Study finds 22% of children have seen online content 'they wouldn't want parents to know about'

Study Finds 22% Of Children Have Seen Online Content 'They Wouldn't Want Parents To Know About'
CyberSafeKids, an online safety charity, revealed the research findings to mark Safer Internet Day.
Share this article
James Cox

Half of children admit they spend too much time on the Internet, while 22 per cent have accessed online content 'they wouldn't want their parents to know about', according to a new survey.

CyberSafeKids, an online safety charity, revealed the research findings to mark Safer Internet Day.


Same Rules Apply is an online safety parental awareness campaign, which "highlights the need to approach parenting children online in the same way that we approach parenting them offline".

Devised with the National Parents Council, CyberSafeKids has created a video which challenges the arbitrary distinction between 'offline' and 'online' worlds, asking: "As parents, we'd never allow this to happen offline, so why allow it online? Giving your child unsupervised access to the online world means you’re also giving the online world unsupervised access to your child. Remember, online or offline, Same Rules Apply."

Sponsored by Accenture, the campaign emphasises that the same parenting rules should apply in the online world as apply in the offline world.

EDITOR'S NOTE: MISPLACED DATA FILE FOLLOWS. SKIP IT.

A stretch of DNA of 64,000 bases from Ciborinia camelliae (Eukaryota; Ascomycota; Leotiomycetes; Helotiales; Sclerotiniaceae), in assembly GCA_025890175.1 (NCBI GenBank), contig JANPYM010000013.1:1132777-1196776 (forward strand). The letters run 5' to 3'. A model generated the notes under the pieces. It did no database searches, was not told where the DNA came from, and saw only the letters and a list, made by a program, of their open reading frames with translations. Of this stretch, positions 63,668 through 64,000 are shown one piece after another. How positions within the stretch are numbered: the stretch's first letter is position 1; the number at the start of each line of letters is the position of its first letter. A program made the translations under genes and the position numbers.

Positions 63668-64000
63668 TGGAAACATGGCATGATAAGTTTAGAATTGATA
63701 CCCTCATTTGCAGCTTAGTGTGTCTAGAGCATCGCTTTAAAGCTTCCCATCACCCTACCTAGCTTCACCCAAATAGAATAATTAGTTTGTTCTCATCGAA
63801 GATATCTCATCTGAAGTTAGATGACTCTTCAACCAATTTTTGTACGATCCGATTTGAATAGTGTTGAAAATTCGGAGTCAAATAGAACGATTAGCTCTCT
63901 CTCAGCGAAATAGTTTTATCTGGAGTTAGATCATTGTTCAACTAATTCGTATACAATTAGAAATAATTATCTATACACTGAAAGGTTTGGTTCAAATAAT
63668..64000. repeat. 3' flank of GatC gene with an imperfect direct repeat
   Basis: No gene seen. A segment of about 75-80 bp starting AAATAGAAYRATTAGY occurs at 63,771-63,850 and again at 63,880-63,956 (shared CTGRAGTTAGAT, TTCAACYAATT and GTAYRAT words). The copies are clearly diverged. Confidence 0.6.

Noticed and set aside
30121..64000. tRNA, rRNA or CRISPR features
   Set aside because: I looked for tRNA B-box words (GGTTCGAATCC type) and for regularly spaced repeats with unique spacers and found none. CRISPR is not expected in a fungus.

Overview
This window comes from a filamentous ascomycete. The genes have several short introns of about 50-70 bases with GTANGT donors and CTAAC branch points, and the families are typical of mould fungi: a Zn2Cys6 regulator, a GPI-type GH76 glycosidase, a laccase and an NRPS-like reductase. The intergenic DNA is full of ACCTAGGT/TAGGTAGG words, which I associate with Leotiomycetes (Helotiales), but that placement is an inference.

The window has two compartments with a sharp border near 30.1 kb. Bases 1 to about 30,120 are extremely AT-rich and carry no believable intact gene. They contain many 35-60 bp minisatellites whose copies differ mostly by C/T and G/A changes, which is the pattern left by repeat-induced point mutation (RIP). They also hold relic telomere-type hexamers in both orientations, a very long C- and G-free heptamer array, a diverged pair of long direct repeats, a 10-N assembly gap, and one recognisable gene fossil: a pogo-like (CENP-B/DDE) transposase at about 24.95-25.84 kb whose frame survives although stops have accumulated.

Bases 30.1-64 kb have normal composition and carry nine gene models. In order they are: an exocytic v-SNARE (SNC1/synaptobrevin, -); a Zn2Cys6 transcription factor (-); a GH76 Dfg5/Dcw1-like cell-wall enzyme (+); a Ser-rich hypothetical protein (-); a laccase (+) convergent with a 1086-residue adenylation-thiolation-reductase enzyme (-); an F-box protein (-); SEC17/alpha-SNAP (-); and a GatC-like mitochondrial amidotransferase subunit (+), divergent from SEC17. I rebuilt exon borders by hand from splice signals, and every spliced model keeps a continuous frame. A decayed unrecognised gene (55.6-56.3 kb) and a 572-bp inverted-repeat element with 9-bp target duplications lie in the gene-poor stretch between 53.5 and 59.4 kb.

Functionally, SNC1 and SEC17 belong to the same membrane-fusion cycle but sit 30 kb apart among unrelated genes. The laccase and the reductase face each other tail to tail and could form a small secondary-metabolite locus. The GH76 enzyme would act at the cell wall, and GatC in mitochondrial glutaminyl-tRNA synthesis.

According to CyberSafeKids latest survey of over 1,600 8–12 year-olds between September 2022 and January 2023; 30 per cent of children can 'go online whenever they want', 22 per cent have seen content online that they 'wouldn't want their parents to know about'. A quarter (25 per cent) of children said they were 'not allowed online before bedtime' and 3 per cent of children said they are 'never allowed to go online'.

Some positive findings from the survey included: 43 per cent said they were 'not allowed to chat or game with strangers'. Over half (56 per cent) said they were not allowed to add 'friends I don't know' and almost a third (29 per cent) said they were 'allowed online at certain times'. When compared by gender, the study found that a higher percentage of boys than girls had no rules in place for going online (24 per cent vs 14 per cent of girls).

There were some interesting responses to how the children view their online life demonstrating a high level of self-awareness for such a young age:

  • Half (50 per cent) told us that they felt they 'spend too much time online' vs 42 per cent who said that they don't spend too much time online.
  • A quarter (25 per cent) said that they 'find it hard to switch off from games and apps' which is consistent with our last survey.
  • 22 per cent said that they 'waste a lot of time online'.

Read More

Message submitting... Thank you for waiting.

Want us to email you top stories each lunch time?

Download our Apps
© 2024, developed by Square1 and powered by